30th Street Station, located in Philadelphia is another storied architectural railroad landmark that has thankfully stood the test of time and today continues to serve in its original capacity playing host to both commuter and intercity passenger trains from both Amtrak as well as the Southeastern Pennsylvania Transportation Authority (Amtrak). Built by the venerable Pennsylvania Railroad, which was also headquartered in Philadelphia, the station was situated along the railroad’s very busy Northeast Corridor (NEC) and meant to replace an outdated building, Broad Street Station. 30th Street slightly resembles New York's majestic Pennsylvania Station not nearly as large or ornate. In any event, the station is one of the great's still standing seeing millions of passengers and commuters passing through its restored halls on an annual basis.
Broad Street Station was the first major passenger terminal used by the Pennsylvania Railroad for the city of Philadelphia. The station opened in 1881, located at Broad and Market Streets (hence its name) and was a gigantic structure that also housed the railroad's main offices. It was designed by Wilson Brothers & Company and later expanded by Frank Furness. The terminal enabled the PRR much greater flexibility in moving more people and trains, thus increasing efficiency and overall profits. However, it always held one major handicap, as a stub-ended design it forced the Pennsy to back passenger trains into and out of the station, which was both awkward and very time consuming.
To alleviate this problem the railroad decided that it needed that was a “through” design were trains did not have to perform any such backup moves. Along with this the PRR also simply needed a larger building as Broad Street was becoming too small for the large volume of traffic it was handling. So, in the 1920s, despite the fact that the country would soon be immersed the black days of the Great Depression, plans began to be made to construct what would become 30th Street Station (officially known by the railroad as the Pennsylvania Station–30th Street) and the PRR hired the architectural firm Graham, Anderson, Probst & White from Chicago to oversee the project.
What they came up with was a beautiful Art Deco inspired interior design with an exterior look that somewhat resembled the railroad’s iconic Pennsylvania Station in New York. Overall the building measured 700 feet long (over two football fields!) by 325 feet wide and featured over 560,000 square-feet of interior space. Also similar to Pennsylvania Station, 30th Street Station was designed so that passengers boarded their trains below ground, completely away from the concourse and above ground sections of the station (30th Street was also split between commuter and intercity passenger trains to keep the flow of traffic more organized). After several years of construction the new station finally opened in 1934, demoting Broad Street Station which was eventually razed in 1953.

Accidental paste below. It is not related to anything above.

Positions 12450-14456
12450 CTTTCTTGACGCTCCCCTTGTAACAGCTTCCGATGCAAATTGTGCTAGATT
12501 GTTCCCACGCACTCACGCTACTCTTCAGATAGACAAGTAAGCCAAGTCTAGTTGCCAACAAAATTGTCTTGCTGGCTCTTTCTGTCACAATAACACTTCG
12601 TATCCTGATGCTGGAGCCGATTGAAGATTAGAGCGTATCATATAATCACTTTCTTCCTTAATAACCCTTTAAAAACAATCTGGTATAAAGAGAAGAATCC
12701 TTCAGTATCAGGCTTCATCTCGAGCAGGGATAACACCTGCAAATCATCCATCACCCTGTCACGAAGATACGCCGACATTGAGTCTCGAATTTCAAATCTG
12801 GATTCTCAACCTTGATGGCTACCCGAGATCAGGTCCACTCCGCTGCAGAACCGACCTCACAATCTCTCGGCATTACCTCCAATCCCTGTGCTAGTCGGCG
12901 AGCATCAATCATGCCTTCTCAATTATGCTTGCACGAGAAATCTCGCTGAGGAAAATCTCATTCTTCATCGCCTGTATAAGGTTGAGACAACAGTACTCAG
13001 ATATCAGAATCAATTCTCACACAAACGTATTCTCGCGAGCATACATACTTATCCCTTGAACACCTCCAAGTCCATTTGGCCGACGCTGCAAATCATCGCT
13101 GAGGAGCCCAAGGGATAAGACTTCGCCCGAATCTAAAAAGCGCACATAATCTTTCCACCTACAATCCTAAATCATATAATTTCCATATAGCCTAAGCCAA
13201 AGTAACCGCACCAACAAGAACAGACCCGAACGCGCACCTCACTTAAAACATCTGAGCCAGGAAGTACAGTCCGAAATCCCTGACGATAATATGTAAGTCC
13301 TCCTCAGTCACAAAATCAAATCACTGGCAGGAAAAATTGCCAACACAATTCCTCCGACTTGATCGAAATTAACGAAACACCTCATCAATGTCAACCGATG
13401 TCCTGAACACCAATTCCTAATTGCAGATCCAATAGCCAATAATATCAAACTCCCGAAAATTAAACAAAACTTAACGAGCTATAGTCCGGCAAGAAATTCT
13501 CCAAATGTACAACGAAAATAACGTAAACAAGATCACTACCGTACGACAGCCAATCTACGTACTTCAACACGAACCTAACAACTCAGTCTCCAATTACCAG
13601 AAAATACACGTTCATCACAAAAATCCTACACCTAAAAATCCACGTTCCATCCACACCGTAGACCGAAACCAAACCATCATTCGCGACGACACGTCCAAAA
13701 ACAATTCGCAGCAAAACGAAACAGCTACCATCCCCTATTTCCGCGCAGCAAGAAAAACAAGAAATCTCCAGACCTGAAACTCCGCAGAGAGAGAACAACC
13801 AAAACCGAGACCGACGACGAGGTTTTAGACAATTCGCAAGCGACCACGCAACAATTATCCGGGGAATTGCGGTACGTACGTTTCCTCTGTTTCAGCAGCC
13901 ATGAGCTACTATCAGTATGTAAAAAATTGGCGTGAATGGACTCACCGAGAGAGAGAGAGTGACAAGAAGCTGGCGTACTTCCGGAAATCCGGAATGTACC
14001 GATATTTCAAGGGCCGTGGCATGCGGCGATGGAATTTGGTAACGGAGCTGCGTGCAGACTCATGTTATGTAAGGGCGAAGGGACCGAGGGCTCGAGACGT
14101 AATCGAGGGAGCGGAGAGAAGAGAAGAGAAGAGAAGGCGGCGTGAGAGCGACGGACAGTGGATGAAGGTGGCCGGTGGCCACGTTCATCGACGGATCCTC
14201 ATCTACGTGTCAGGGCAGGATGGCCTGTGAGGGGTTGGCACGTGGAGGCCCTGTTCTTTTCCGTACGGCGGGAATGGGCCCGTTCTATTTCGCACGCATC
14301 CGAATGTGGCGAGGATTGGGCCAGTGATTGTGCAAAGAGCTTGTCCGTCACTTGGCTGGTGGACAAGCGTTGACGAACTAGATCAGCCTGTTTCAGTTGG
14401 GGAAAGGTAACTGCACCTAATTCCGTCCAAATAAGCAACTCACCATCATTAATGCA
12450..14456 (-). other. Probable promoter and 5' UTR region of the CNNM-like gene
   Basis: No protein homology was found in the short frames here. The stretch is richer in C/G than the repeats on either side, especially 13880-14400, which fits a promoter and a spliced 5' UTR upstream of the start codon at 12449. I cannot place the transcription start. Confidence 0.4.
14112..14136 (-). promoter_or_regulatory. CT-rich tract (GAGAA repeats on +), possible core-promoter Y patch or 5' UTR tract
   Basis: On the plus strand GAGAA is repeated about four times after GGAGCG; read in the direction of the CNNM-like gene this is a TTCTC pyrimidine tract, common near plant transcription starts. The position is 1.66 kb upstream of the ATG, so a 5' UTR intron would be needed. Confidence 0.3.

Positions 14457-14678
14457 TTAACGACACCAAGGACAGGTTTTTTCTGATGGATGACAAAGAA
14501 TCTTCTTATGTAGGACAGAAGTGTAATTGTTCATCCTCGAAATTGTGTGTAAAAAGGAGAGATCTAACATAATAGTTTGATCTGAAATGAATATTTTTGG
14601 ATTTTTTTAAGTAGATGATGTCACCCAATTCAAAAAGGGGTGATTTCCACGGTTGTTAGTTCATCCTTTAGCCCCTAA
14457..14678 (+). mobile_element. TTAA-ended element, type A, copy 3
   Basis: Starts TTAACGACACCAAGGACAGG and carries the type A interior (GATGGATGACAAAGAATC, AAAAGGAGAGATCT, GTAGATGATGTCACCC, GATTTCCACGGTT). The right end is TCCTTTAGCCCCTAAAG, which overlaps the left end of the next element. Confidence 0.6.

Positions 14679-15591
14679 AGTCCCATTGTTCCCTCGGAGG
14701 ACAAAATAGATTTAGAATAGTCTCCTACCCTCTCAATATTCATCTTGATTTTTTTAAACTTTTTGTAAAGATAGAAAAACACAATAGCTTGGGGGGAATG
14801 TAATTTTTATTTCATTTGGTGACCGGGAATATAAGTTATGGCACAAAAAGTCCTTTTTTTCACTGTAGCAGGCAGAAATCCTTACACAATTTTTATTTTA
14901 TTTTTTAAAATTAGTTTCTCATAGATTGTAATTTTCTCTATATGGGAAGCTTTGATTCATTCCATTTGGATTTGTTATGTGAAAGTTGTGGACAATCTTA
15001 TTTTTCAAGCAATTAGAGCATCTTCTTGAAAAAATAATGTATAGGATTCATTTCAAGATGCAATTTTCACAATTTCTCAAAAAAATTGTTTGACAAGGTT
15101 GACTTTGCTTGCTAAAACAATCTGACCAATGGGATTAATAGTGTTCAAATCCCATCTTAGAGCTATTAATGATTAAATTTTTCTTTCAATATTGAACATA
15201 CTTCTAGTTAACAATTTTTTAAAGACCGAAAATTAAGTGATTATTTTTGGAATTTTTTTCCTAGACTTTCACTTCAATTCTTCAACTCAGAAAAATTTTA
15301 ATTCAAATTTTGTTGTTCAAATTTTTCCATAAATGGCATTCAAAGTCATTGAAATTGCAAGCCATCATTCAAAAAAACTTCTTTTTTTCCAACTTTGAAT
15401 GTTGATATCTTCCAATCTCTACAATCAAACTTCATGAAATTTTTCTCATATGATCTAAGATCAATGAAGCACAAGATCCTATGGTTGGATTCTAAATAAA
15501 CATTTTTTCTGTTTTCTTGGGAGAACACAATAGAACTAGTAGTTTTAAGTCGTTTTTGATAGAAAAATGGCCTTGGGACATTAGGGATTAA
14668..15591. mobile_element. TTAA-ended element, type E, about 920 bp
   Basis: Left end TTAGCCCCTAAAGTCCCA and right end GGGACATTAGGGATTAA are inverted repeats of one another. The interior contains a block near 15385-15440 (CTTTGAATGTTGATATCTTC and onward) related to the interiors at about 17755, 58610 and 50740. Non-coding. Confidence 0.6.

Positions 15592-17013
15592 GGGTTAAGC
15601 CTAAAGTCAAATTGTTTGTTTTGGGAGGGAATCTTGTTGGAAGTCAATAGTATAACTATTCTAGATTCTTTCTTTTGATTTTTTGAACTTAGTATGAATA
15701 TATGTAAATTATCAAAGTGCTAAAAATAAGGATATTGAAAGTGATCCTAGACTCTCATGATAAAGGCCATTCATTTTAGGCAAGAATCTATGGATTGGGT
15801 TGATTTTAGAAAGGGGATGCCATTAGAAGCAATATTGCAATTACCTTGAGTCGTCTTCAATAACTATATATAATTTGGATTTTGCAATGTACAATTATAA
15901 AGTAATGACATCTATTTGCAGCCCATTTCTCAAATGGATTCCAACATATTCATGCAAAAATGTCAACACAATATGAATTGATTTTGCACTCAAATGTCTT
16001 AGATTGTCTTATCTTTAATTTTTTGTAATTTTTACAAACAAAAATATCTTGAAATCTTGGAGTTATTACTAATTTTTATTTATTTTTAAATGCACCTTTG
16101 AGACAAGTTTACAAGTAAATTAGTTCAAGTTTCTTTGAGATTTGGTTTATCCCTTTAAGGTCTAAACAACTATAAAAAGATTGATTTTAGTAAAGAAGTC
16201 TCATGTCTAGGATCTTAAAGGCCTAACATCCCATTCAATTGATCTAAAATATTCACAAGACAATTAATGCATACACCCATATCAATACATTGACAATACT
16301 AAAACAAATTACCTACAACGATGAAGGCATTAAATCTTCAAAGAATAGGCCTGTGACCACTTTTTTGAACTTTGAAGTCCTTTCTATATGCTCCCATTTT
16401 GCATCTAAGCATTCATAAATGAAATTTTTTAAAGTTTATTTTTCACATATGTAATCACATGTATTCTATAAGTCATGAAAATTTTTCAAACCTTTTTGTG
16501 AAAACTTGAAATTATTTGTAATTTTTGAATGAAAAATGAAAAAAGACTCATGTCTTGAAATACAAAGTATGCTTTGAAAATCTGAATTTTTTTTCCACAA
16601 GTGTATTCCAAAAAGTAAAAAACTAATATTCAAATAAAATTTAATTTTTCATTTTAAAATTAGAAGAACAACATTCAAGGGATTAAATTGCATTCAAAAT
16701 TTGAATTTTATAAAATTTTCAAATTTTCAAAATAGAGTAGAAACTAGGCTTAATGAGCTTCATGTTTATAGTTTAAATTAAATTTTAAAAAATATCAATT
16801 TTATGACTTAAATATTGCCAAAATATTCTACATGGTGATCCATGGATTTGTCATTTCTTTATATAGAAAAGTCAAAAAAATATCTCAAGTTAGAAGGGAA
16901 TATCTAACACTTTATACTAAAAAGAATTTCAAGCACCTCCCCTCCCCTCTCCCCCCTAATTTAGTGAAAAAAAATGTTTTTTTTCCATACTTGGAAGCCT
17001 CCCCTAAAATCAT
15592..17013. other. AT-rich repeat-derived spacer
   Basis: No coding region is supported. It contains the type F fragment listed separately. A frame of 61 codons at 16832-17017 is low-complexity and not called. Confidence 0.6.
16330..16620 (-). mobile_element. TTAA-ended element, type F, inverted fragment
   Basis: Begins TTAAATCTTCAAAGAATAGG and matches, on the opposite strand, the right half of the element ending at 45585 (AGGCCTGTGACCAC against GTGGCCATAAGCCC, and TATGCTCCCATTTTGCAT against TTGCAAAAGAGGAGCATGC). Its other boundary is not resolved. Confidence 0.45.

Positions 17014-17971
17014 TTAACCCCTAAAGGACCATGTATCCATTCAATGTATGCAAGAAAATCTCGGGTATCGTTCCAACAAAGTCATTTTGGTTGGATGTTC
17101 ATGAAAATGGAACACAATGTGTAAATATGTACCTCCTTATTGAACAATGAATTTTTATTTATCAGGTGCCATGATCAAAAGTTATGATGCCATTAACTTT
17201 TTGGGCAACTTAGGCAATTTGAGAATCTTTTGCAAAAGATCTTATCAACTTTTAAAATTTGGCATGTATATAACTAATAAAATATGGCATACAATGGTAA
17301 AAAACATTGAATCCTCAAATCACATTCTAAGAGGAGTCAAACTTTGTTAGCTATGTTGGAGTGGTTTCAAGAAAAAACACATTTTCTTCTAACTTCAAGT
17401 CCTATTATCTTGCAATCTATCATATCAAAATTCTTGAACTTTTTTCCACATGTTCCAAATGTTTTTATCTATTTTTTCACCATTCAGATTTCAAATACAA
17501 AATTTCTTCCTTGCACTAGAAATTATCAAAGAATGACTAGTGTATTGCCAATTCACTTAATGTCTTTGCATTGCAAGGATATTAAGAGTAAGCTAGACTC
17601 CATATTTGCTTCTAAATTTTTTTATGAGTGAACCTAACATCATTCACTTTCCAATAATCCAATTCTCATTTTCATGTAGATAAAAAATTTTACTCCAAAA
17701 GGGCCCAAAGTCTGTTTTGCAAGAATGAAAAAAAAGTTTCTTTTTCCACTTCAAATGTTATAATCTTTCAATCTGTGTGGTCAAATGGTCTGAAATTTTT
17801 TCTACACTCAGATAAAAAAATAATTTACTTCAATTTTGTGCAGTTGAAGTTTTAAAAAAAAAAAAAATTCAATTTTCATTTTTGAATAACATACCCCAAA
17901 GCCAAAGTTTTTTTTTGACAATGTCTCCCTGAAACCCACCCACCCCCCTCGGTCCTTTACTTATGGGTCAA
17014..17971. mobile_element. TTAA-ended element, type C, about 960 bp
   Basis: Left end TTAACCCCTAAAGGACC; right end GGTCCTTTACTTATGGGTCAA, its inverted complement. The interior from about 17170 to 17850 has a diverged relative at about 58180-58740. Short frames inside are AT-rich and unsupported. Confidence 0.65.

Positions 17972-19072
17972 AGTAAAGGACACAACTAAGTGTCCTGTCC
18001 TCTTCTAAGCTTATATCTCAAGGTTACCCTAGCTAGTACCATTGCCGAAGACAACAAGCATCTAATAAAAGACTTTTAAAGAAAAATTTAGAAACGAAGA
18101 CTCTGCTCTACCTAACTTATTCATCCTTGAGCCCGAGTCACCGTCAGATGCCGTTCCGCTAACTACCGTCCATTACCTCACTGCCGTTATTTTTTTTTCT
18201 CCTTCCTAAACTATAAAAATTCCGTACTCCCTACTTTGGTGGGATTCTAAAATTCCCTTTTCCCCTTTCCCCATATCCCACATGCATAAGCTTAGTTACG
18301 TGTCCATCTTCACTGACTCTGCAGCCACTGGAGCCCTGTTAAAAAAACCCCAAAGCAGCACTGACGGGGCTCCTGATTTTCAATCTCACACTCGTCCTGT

While 30th Street Station served at capacity for the first 15 years or so since it was first opened the terminal was never truly successful, at least as the PRR originally intended. The Great Depression saw traffic plummet and while things rebounded during World War II, between 1941 and 1945 things again tailed away following the war. During the 1950s more and more folks left the rails for their own, private automobiles and things only got worse in the 1960s. Still, before passenger traffic really began to take a hit after the war the station was able to see several famous trains pass its way, both from the PRR as well as other railroads.
Streamliners, which you could find stopping at 30th Street included the Pennsylvania's own Colonial, Broadway Limited, Congressional, Senator, and countless other unnamed commuter runs. Additionally, the Atlantic Coast Line and Seaboard Air Line's popular Northeast-Southeast trains like the Champion and Silver Meteor passed through the terminal. Today, 30th Street Station is on the National Register of Historic Places and holds a distinction as a major Philadelphia landmark. It is perhaps the closest example still standing of New York City's once majestic Pennsylvania Station. The building is also the headquarters of Amtrak and along with playing host to its trains also serves commuter consists of NJ Transit and the Southeastern Pennsylvania Transportation Authority (SEPTA), which serve millions of commuters annually. For more information on 30th Street Station please click here to visit its website.
Check out the website's digital book (E-book), An Atlas To Classic Short Lines, which features system maps and a brief background of 46 different historic railroads. To learn more please click on the image below.